At the present time when there are would-be mavericks (not necessarily confined to Hollywood!), there is a director—underestimated to this day, as this article argues—who was a bona fide maverick to his core. As a boozer, a womanizer, a gambler, a brawler, John Huston more than qualifies. In more respectable areas, including the arts, he was a painter, a bullfighter, a poet, a prizefighter. An Ernest Hemingway type. Like Hemingway, whom he knew, he was a macho man and a writer, perhaps a near-genius at both.
In the early ’30s, Huston made the rounds of the studios, even Gaumont-British in London, as a dialogue polisher and script writer, until he earned his first screenplay credit—shared with Clements Ripley and Abem Finkel—at Warner Bros. for Bette Davis’ Jezebel in 1938. Later, then an established director, he had a nocturnal fist fight with Errol Flynn in the garden of David O. Selznick’s home. Flynn went to the hospital that night, Huston to a different one the next day.
He even acted in nine of his own films, sometimes without credit. In other directors’ films, he received two supporting actor nominations—in Otto Preminger’s The Cardinal (1963) and in Roman Polanski’s Chinatown (1974).
Huston, who died in 1987 shortly before his 81st birthday, was part of Hollywood’s Golden Age and the great directors of the time—William Wyler, Michael Curtiz, John Ford, Orson Welles, Alfred Hitchcock and George Cukor. And John Huston was a great director, as a sampling of his best films proves: The Treasure of the Sierra Madre, The Maltese Falcon, The Night of the Iguana, Key Largo, Prizzi’s Honor and The African Queen. Among his few bombs, only two come readily to mind, The Kremlin Letter and A Walk with Love and Death.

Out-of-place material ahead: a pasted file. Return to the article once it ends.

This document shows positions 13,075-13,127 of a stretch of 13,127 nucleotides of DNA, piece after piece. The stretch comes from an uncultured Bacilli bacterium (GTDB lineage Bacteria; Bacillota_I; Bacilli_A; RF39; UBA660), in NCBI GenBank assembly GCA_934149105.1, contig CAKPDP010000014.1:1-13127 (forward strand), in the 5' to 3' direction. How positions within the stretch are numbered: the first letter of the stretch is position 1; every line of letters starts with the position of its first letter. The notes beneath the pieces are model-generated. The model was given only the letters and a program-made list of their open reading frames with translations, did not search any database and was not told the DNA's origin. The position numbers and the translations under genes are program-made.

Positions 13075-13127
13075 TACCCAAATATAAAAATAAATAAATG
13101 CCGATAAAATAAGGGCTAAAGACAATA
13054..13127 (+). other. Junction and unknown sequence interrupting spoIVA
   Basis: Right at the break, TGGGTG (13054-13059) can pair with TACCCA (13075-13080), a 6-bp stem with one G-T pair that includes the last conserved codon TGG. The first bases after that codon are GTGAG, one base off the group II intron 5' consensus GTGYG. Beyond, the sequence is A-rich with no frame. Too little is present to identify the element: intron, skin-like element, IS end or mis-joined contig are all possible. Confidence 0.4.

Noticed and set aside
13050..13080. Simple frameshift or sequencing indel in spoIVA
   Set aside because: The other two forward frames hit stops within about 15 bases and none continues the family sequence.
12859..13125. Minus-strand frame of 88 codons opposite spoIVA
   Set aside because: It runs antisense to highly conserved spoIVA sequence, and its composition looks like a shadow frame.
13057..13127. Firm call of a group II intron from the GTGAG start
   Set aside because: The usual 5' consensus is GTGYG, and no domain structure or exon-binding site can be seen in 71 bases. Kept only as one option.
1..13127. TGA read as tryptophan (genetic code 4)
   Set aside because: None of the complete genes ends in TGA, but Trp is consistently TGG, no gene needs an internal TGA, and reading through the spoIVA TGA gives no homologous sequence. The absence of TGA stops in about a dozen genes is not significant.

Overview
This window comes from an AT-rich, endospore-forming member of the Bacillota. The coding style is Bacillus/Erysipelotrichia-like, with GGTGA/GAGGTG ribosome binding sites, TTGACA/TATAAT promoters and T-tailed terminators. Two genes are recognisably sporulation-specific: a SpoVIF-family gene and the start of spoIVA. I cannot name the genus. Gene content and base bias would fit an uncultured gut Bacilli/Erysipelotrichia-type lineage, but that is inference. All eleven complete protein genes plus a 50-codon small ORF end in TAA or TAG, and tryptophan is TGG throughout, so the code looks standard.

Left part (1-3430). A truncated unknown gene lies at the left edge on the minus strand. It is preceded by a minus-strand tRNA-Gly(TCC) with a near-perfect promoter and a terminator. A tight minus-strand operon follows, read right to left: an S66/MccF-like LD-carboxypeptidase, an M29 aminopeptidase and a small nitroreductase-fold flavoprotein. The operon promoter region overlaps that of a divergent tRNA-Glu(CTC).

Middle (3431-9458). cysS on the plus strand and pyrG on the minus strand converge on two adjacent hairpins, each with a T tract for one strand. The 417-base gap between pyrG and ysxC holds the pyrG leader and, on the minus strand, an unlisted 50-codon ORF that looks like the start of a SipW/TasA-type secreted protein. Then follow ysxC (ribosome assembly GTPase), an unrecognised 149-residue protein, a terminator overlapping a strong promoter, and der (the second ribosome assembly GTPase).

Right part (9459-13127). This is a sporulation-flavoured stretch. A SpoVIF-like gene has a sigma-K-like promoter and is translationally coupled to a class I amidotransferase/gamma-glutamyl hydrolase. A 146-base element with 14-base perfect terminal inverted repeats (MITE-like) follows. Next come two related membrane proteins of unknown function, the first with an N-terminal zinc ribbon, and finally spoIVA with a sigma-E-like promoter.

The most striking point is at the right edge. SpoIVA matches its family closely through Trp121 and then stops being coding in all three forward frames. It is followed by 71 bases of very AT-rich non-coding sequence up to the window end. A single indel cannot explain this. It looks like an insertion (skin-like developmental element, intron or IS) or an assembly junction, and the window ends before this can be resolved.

A study of his film catalogue reveals an amazing variety: high adventures, detective and mystery, literary classics, stage dramas, espionage thrillers, social and environmental protests, psychological biographies, comedies and, yes, one musical. Possibly this diversity contributes to many critics’ complaint that Huston has no deliberate style. As Roger Ebert and others have said, Watch a minute of a Hitchcock film and you know it’s Hitchcock. Not so a Huston movie.
A surprisingly large portion of his efforts are adaptations of plays, novels and short stories. A macho man he might have been, but, like John Ford, he was an avid reader and listed among his friends many of the great writers of his day.
As a painter, he is often concerned about the hue and tint of screen colors. Three examples must suffice: In Moulin Rouge (1953), he uses colored filters and smoke-filled sets to simulate the richness of Toulouse-Lautrec’s posters. Quite an opposite process, that of desaturated colors, is the objective in Moby Dick (1956), to give, as Huston said, “ . . . the strength found in steel engravings of sailing ships.” And, with the help of famous cinematographer Jack Cardiff, the rich, green jungle is captured in The African Queen (1952).
In striving to perfect his art and express himself, Huston had more than his share of bad luck. The Red Badge of Courage (1951) was denied its potential as a masterpiece when M-G-M inflicted drastic cuts, reshot scenes and added a cumbersome narration. The African Queen was a miserable shoot in Africa—just read Katharine Hepburn’s book about making the movie! In Moby Dick, star Gregory Peck almost drowned when the fake whale to which he was strapped remained stuck underwater. John Wayne tampered with The Barbarian and the Geisha (1958) after Huston had finished it, the director contemplating a law suit. The Roots of Heaven (1958) was plagued by restricted shooting due to the African heat and illnesses and, even, in the case of a crew member who refused his malaria pills, death. And perhaps to prove he could direct a musical, Huston, in his third-to-last film, made something of a misstep with Annie (1982), proving, instead, that the genre was not one of his fortes.